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Development and validation of candidate gene-specific markers for the major fertility restorer genes, Rf4 and Rf3 in rice

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Abstract

Two major nuclear genes, Rf3 and Rf4, are known to be associated with fertility restoration of wild-abortive cytoplasmic male sterility (WA-CMS) in rice. In the present study, through a comparative sequence analysis of the reported putative candidate genes, viz. PPR9-782-(M,I) and PPR762 (for Rf4) and SF21 (for Rf3), among restorer and maintainer lines of rice, we identified significant polymorphism between the two lines and developed a set of PCR-based codominant markers, which could distinguish maintainers from restorers. Among the five markers developed targeting the polymorphisms in PPR9-782-(M,I), the marker RMS-PPR9-1 was observed to show clear polymorphism between the restorer (n = 120) and maintainer lines (n = 44) analyzed. Another codominant marker, named RMS-PPR762 targeting PPR762, displayed a lower efficiency in identification of restorers and maintainers, indicating that PPR9-782-(M,I) is indeed the candidate gene for Rf4. With respect to Rf3, a codominant marker, named RMS-SF21-5 developed targeting SF21, displayed significantly lower efficiency in identification of restorers and non-restorers as compared to the Rf4-specific markers. Validation of these markers in a F2 mapping population segregating for fertility restoration indicated that Rf4 has a major influence on fertility restoration and Rf3 is a minor gene. Further, the functional marker RMS-PPR9-1 was observed to be very useful in identification of impurities in a seed lot of the popular hybrid, DRRH3. Interestingly, when RMS-PPR9-1 and RMS-SF21-5 were considered in conjunction with analysis, near-complete, marker–trait co-segregation was observed, indicating that deployment of the candidate gene-specific markers both Rf4 and Rf3, together, can be helpful in accurate identification of fertility restorer lines and can facilitate targeted transfer of the two restorer genes into elite varieties through marker-assisted breeding.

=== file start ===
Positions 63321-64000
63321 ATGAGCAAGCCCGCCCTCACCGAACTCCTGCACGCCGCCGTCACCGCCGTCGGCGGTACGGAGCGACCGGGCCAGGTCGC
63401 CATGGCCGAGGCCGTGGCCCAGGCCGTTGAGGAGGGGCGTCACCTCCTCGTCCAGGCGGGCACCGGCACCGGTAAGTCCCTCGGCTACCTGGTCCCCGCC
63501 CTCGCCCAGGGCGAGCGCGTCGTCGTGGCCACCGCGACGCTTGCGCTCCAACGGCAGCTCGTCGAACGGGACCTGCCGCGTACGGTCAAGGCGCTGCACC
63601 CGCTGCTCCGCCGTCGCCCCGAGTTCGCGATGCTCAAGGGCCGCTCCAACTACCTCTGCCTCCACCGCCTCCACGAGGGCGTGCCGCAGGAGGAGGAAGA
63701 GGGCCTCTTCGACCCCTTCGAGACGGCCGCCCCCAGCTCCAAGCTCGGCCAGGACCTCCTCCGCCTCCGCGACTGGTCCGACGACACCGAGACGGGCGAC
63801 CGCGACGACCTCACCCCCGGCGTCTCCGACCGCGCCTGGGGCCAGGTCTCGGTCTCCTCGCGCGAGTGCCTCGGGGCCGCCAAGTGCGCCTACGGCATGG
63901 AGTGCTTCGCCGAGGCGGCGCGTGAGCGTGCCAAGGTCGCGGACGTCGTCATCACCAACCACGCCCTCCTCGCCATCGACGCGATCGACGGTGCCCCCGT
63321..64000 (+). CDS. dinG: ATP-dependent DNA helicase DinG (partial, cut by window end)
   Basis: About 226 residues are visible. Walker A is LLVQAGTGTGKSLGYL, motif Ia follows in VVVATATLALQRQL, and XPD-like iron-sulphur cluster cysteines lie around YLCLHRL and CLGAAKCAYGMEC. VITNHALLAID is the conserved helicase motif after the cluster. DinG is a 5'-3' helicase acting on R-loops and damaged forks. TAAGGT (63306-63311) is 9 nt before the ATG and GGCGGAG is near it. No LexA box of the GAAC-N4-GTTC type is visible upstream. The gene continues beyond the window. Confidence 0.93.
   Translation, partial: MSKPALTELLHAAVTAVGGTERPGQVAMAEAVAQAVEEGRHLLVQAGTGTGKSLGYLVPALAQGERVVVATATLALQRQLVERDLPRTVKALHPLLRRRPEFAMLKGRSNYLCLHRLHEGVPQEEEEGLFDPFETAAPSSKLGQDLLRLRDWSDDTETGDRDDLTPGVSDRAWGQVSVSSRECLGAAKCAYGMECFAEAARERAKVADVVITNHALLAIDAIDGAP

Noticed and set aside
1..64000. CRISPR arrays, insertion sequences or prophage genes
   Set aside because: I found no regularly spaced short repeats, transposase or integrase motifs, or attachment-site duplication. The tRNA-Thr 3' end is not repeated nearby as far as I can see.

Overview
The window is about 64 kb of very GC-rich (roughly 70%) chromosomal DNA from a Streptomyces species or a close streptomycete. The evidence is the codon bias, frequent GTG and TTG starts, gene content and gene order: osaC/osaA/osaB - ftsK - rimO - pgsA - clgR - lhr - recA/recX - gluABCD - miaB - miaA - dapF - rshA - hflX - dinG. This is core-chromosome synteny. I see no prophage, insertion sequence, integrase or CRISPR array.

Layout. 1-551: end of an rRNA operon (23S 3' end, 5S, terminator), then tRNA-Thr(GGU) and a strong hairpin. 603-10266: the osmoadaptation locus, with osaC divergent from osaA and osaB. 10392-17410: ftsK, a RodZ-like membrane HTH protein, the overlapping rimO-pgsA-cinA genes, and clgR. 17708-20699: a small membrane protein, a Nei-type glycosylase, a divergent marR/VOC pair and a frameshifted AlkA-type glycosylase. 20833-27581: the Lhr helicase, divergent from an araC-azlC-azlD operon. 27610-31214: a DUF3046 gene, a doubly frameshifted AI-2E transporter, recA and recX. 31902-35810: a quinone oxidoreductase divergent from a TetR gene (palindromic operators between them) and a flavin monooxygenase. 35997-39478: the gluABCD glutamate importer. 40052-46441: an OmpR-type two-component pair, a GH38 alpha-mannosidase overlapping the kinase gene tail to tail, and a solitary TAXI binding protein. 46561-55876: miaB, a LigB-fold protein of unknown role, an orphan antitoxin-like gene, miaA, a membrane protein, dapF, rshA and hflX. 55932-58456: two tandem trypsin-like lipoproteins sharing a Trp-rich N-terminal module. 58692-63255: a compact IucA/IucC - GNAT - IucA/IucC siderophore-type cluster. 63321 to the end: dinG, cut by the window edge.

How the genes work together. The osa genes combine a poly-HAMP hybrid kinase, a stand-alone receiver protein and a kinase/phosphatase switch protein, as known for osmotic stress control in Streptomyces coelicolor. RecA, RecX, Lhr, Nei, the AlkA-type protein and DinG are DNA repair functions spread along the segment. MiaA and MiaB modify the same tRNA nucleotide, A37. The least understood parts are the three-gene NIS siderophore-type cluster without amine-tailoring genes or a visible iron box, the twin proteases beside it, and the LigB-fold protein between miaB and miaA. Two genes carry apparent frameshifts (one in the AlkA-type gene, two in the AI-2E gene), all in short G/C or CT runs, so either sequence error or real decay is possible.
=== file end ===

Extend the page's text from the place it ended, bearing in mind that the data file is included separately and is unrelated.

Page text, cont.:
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Acknowledgments

K. Pranathi would like to thank Department of Science and Technology (DST), Government of India, for the INSPIRE fellowship awarded for Ph.D. studies. The authors would also like to thank the Indian Council of Agricultural Research and Department of Biotechnology, Government of India, for the generous funding support for the research work presented in the study.

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Correspondence to R. M. Sundaram.

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K. Pranathi and R. M. Sundaram have contributed equally to this work.

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Pranathi, K., Viraktamath, B.C., Neeraja, C.N. et al. Development and validation of candidate gene-specific markers for the major fertility restorer genes, Rf4 and Rf3 in rice. Mol Breeding 36, 145 (2016). https://doi.org/10.1007/s11032-016-0566-8

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